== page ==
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Researchers at UCLA found PrecticX may modify gut microbiota in both healthy and over-weight populations.
People with abnormal glucose levels often have a different gut microbial makeup than healthy people. But a recent study1 suggests PrecticX, an xylooligosaccharide (XOS) prebiotic from AIDP (City of Industry, CA), may offer benefits to gut flora in both pre-diabetic and healthy people.
Researchers at the University of California Los Angeles (UCLA) found that participants consuming 2 g/day of PrecticX for eight weeks experienced dramatic shifts to four bacterial taxa associated with abnormal glucose levels. While three bacteria taxa considered harmful were reduced as a result of XOS supplementation, the abundance of one separate, beneficial bacteria species increased after XOS supplementation, says AIDP. The effect was observed in both healthy people and over-weight people with unhealthy blood glucose levels
Jennifer Gu, PhD, vice president of research and development for AIDP, notes the while consumers should be aware of the effect good gut flora can have on digestive health, they should also understand that feeding gut microbes with prebiotics, like PrecticX, can yield the “maximum health benefit.”
“Advancing scientific research continues to demonstrate that balanced gut microbiota is essential for digestive function, and that an unhealthy balance in the gut is a precursor to digestive issues and immune dysfunction,” says Gu.
Gu adds that the new study is an “important follow-up” to a 2014 study, also conducted at UCLA, which demonstrated the mechanism of action, safety, and efficacy of PrecticX.2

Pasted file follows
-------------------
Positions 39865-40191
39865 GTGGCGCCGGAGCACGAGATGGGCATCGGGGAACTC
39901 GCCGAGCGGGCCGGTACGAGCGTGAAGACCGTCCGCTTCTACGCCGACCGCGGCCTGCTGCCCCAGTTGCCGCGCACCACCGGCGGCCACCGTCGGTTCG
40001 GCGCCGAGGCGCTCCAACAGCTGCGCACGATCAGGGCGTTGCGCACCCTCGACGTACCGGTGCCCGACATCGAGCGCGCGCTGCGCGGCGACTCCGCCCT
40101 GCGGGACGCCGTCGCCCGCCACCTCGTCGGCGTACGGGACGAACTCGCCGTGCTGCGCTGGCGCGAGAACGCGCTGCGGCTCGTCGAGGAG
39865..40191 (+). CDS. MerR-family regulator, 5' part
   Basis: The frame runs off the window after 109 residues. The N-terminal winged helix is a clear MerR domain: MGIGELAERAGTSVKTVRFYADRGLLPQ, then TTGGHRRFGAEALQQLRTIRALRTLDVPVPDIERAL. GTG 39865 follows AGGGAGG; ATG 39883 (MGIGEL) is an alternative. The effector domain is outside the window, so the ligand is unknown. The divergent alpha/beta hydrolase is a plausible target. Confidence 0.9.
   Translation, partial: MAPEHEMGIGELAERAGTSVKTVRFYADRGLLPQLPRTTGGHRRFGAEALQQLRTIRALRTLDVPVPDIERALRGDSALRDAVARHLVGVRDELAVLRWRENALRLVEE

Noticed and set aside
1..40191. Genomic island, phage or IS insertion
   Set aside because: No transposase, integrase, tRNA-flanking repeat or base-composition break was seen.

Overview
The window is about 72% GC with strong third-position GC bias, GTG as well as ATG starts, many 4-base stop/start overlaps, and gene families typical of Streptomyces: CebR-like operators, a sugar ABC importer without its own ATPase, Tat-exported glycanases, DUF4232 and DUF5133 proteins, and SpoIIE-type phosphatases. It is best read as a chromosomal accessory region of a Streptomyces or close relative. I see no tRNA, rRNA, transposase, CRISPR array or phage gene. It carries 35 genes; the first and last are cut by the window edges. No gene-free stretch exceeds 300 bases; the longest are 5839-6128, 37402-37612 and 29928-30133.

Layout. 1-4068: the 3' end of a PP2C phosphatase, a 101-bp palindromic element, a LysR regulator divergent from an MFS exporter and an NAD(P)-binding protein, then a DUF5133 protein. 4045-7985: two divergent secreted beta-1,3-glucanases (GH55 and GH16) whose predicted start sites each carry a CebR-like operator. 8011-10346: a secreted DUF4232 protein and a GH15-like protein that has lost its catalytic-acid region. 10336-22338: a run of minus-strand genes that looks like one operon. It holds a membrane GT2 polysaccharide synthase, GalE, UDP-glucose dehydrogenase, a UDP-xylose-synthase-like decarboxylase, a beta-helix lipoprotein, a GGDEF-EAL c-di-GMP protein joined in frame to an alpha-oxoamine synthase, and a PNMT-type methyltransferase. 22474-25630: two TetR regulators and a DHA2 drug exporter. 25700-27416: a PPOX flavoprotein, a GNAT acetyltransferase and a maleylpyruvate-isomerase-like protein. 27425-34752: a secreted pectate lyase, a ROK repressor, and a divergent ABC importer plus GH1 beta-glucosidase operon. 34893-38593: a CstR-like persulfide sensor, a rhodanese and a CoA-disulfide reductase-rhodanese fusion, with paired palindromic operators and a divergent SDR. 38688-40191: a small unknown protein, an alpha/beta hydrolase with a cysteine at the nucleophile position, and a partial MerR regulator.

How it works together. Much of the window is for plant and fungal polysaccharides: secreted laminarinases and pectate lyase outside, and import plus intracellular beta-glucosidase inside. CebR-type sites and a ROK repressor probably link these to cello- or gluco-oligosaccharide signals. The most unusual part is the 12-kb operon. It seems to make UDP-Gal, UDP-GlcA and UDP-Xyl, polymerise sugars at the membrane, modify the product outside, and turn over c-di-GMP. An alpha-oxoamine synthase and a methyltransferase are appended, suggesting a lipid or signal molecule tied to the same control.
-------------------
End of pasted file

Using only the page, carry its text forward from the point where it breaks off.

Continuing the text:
The new, randomized, double-blind, placebo-controlled trial included 13 pre-diabetic participants aged 30-63 and 16 healthy participants aged 21-49. For eight weeks, participants were randomized to receive either 2 g/day XOS or a placebo. Researchers evaluated the prebiotic’s effect by comparing baseline and 8-week measurements of body composition, oral glucose tolerance test, and stool sample composition.
XOS supplementation was found to significantly decrease abundance of Howardella, Enterorhabdus, and Slackia-all bacterial taxa associated with pre-diabetes-in both healthy and pre-diabetic participants taking XOS. Additionally, XOS supplementation was found to increase abundance of the species Blautia hydrogneotrophica in the pre-diabetic group, which had shown low levels of the species at baseline when compared to the healthy group.
XOS consumption also demonstrated a tendency to reduce oral glucose tolerance test 2-h insulin levels in the pre-diabetes group. However, researchers observed no XOS effect on body composition, serum glucose, triglyceride, or satiety hormones.
“This is the first clinical observation of modification of the gut microbiota by XOS in both healthy and Pre-DM [pre-diabetes] subjects in a pilot study,” concluded researchers. “Prebiotic XOS may be beneficial in reversing changes in the gut microbiota during the development of diabetes.”
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Nutritional Outlook Magazine
1. Yang J et al., “Xylooligosaccharide supplementation alters gut bacteria in both health and prediabetic adults: a pilot study,” Frontiers in Physiology. Published online August 7, 2015.
2. Finegold SM et al., “Xylooligosaccharide increases bifidobacteria but not lactobacilli in human gut microbiota,” Food & Function, vol. 5, no. 3 (March 2014): 436-45